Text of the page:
Type of site
|Headquarters||San Francisco, California|
|Founder(s)||Sam Chaudhary |
ClassDojo is a classroom communication app used to share reports between parents and teachers. Teachers track student behavior and upload photos or videos. The gamification style system teaches developmental skills through real-time feedback. The application, which has been translated into 35 languages, has been used in 180 countries and by 90% of the school districts in the United States.
In August 2011, Sam Chaudhary and Liam Don moved to Palo Alto, California, from the United Kingdom to launch ClassDojo after the startup was accepted in the first cohort of ImagineK12, a Y-combinator program and funding for education startups. In September 2011 the company released a beta version of the platform. Within a year of launching, the platform had been used by 3.5 million teachers and students, in more than 30 countries. In August 2012, ClassDojo announced it had raised $1.6 million of main seed capital from Paul Graham, SV Angel, SoftTech VC, Mitch Kapor, Lerer Ventures, and General Catalyst Partners.
In February 2013, ClassDojo released its first app for the Android operating system. That same year, the company raised $8.5 million in a series A round of funding, and began offering the platform in native languages other than English. In 2014, ClassDojo added a messaging function to its platform, allowing teachers to communicate with parents as a group or directly. ClassDojo added Class Story, a digital content stream created by class teachers and accessible by parents in August 2015. In late 2015, the company raised $21 million in a series B round of funding led by General Catalyst Partners.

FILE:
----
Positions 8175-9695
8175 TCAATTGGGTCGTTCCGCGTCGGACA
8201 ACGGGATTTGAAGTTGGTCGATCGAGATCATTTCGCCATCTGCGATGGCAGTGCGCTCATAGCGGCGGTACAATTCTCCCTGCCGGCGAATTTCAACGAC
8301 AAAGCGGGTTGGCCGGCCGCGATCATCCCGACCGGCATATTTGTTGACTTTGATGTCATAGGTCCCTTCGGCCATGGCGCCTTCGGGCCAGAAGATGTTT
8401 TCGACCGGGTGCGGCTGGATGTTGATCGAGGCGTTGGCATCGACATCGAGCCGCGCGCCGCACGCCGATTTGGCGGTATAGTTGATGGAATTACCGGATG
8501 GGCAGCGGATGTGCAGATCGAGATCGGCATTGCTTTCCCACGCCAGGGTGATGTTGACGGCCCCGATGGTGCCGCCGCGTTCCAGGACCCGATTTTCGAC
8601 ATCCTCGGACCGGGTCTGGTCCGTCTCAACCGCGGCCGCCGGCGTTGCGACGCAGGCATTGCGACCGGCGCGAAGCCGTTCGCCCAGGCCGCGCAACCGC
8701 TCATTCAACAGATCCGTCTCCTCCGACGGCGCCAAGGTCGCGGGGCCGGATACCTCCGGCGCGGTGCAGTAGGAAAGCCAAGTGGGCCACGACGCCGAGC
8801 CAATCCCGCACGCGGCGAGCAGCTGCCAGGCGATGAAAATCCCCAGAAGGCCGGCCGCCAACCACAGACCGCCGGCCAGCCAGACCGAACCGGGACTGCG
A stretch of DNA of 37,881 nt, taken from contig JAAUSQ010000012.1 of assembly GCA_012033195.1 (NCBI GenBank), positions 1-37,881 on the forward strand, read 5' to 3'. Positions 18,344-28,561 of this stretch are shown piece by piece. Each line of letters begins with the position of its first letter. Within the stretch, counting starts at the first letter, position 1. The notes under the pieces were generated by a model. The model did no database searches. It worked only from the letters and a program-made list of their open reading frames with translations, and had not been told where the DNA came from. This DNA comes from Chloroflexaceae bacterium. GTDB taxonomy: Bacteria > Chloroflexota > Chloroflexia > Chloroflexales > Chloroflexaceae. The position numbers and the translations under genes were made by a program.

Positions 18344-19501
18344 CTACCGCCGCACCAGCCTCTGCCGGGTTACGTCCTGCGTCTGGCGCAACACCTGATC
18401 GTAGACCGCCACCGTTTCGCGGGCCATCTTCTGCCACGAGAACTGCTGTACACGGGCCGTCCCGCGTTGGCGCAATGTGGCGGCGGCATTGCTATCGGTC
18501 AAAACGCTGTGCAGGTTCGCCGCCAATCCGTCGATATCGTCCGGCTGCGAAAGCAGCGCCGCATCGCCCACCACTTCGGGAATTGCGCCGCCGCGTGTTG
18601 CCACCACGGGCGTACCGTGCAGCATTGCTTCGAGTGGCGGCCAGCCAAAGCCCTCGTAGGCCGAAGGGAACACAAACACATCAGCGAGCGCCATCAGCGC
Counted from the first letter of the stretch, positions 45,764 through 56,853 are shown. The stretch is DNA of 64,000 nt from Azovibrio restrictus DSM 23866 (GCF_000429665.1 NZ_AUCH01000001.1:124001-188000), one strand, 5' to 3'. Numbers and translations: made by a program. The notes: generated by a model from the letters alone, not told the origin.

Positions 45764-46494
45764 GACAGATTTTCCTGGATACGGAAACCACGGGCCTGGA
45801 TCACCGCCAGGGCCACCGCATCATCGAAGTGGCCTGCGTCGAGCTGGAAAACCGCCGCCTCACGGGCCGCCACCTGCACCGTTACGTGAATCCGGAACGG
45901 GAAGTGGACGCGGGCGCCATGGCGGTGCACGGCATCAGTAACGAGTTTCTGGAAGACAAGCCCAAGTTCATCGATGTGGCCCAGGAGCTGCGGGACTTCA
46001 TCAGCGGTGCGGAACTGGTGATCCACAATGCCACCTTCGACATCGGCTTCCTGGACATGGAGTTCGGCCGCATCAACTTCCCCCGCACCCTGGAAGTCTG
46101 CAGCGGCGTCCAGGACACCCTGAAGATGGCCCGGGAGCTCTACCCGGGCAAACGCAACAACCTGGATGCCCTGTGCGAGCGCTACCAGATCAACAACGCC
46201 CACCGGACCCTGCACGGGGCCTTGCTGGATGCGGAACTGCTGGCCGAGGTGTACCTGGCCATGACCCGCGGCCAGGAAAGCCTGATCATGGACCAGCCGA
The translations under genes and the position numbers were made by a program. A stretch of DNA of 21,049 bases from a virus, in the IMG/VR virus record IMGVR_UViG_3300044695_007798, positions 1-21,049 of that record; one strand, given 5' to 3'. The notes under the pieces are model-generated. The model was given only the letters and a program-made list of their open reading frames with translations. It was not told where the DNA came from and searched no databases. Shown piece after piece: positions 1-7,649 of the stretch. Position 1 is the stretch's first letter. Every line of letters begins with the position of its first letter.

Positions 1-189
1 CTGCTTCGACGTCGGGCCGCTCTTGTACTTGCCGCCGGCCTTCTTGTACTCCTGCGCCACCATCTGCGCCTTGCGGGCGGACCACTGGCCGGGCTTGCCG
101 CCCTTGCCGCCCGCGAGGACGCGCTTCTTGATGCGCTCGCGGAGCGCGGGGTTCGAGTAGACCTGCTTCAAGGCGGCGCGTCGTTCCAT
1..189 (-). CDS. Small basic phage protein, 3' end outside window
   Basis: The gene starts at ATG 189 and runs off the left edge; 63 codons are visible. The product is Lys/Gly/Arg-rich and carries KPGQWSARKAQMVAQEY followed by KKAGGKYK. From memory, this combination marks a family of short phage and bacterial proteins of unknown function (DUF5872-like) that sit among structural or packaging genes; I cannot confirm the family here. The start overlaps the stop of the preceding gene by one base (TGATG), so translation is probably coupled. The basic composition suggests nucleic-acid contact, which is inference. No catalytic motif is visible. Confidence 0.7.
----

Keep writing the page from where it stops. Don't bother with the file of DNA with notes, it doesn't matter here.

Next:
In January 2016, ClassDojo partnered with Stanford University's Project for Education Research That Scales (PERTS) lab, to release a five-part series of educational videos discussing growth mindset. In September 2016, it was reported that the series had been viewed by one of every four kids in American classrooms. That same year, the platform added School Story, the update enables school administration and teachers to share school-related content to all parents connected to the school, and Student Stories, a tool for students to manage their unique portfolios, interact with classmates and share their experiences with their parents. In October 2016, ClassDojo released a video series about empathy that it created in partnership with the Making Caring Common Project at Harvard Graduate School of Education. In May 2017, the company, in partnership with the Yale Center for Emotional Intelligence, released a mindfulness curriculum.
Features and tools
The platform allows students, teachers and parents to connect, support and develop student skills. To use the classroom communication program, teachers register to obtain a free account, and then create "classes" with their students. Students use the program initially with an access code (students can also log into their class on a tablet using a QR code generated by ClassDojo); after creating an account, the students can customize avatars, see classes and see individual progress. Parents can also access ClassDojo when they are invited by the teachers, and can visualize the progress of the child and the information shared by the teachers. Parents can only see their student's profile and the class story. Teachers can reward students with positive feedback in real time when they show good exertion in a task or activity in class. Teachers are also able to communicate directly with parents through the platform. Teachers also have the option to post to the school's story or ClassDojo page that can be viewed by anyone linked to the school.